Proudly marching — together

The Olympic Games have always been an example. Superficially, the Games are demonstrative of what the human body is physically capable of achieving. The records athletes break work to answer simple questions like; How fast can a person run? How high can a person jump? But the power of sport is capable of producing much deeper results.

The Olympic Games can do far more than simply set the bar of human athletic potential. I believe that sport’s greatest obligation to society is the cultivation of an open, welcoming and inclusive environment. So it seems natural (if not overdue) that the Canadian Olympic Team is joining in Canada’s Pride celebrations this year, and hopefully forever.

A truly open, accepting and compassionate society welcomes everyone to the field of play.

Many people, myself included, publicly commended the NBA’s Jason Collins on his courage interviewing with Sports Illustrated for his ‘coming out’ article a couple months ago. However, as the news of his lifestyle made increasing headlines, many people questioned why a player’s sexual orientation matters, why it was newsworthy.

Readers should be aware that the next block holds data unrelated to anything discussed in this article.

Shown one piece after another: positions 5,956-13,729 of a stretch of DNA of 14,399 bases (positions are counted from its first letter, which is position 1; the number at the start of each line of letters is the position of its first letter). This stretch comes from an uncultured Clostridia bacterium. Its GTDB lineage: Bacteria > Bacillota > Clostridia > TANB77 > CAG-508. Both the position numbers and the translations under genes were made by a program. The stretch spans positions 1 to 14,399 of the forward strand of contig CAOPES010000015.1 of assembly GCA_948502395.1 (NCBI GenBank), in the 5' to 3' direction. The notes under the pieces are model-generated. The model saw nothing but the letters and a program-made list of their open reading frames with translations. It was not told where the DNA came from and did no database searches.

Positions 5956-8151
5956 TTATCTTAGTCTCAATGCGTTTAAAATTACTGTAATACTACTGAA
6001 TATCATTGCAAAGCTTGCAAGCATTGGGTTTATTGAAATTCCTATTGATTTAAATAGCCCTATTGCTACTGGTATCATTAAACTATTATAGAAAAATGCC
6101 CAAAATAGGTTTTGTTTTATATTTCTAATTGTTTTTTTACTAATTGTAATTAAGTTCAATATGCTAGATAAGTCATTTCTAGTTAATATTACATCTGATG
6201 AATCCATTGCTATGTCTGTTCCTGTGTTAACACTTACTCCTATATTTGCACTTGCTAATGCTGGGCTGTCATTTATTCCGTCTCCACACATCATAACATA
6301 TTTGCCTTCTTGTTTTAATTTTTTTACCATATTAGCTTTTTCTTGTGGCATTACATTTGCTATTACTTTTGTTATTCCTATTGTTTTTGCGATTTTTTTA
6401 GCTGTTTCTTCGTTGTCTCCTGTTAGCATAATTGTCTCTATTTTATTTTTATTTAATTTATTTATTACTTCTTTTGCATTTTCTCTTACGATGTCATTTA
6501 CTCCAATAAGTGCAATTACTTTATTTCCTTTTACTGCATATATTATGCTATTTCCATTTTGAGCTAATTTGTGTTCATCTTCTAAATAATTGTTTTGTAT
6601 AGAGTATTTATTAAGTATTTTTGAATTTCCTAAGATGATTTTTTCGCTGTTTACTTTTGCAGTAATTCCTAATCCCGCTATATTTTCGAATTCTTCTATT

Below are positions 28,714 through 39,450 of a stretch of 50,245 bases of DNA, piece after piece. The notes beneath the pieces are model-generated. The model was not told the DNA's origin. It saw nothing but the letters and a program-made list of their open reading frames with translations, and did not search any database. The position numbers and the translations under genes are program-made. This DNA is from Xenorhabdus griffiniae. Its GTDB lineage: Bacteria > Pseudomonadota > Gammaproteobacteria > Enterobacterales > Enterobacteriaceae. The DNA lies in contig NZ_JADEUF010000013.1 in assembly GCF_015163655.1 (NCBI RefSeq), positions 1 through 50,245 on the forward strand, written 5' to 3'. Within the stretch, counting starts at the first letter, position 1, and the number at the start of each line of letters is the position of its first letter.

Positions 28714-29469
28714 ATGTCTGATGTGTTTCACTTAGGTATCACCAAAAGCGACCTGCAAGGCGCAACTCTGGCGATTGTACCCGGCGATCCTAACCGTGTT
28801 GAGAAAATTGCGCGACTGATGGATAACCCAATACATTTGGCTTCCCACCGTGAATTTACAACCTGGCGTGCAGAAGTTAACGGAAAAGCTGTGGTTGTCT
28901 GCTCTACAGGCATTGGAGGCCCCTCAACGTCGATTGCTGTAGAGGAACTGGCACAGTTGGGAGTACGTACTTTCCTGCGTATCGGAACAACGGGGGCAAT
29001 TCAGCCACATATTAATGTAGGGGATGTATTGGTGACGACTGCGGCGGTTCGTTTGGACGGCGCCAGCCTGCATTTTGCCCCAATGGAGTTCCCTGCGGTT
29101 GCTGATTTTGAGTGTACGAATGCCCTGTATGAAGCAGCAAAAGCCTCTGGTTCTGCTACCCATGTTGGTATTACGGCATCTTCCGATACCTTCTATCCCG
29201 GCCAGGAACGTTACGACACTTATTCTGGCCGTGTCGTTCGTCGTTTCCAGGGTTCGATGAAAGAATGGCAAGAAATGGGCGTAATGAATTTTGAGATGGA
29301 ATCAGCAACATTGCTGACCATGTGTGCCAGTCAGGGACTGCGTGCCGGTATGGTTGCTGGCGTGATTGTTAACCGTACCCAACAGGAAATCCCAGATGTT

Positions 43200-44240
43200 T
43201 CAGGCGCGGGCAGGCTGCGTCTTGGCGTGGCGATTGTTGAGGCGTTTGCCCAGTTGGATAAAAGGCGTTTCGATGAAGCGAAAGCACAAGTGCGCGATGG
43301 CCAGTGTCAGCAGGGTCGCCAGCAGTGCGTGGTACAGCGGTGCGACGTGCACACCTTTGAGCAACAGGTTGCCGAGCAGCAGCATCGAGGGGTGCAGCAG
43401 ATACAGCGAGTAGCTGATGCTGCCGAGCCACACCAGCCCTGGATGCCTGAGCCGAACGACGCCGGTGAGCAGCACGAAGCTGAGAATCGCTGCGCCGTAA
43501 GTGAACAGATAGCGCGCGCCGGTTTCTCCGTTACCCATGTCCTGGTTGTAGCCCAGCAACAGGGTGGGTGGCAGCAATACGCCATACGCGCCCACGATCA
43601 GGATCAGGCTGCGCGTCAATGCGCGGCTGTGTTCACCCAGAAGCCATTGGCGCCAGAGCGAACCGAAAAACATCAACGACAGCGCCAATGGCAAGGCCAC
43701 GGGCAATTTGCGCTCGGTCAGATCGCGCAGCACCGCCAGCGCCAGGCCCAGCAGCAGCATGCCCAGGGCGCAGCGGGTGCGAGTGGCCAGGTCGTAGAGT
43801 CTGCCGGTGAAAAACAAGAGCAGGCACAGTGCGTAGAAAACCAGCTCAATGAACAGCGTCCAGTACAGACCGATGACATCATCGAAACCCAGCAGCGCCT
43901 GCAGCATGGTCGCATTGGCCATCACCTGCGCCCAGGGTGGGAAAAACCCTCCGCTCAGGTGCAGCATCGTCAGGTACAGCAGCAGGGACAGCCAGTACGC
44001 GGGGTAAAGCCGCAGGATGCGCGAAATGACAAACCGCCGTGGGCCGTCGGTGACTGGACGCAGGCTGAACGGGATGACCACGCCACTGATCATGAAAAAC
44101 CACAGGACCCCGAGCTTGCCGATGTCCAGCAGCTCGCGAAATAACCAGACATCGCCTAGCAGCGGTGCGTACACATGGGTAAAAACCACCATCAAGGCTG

The reason a person’s sexual orientation is still worthy of discussion is due to the unfortunate reality that it takes tremendous courage to be open about these sorts of things in 2013.

I don’t think it should have to take courage.

A truly open, accepting and compassionate society welcomes everyone to the field of play. So, Jason’s article and the discussion around it are indeed necessary, but hopefully only as a means to the end of that necessity.

The goal of every Olympian is more or less the same; we all want to be winners. In my experience, being happy is an essential step toward the podium. I’m on a Canadian Olympic Team that values diversity, and as role models I think we have a responsibility to our communities to promote a strong sense of personal identity. By embracing our identities, and fostering a safe and comfortable environment for our friends and teammates in which they can be themselves, I think we all win.

Pride is a celebration of love.

It’s a statement that love isn’t something to be merely tolerated, accepted or legalized. It’s something beautiful and natural and is also probably the single most important thing in the world. Pride is about celebrating something positive, progressive, and fun.

It’s also an awesome parade, one in which this Olympian, and ally, is unbelievably proud to be marching with his teammates and neighbours right here in Toronto. Follow @vankayak.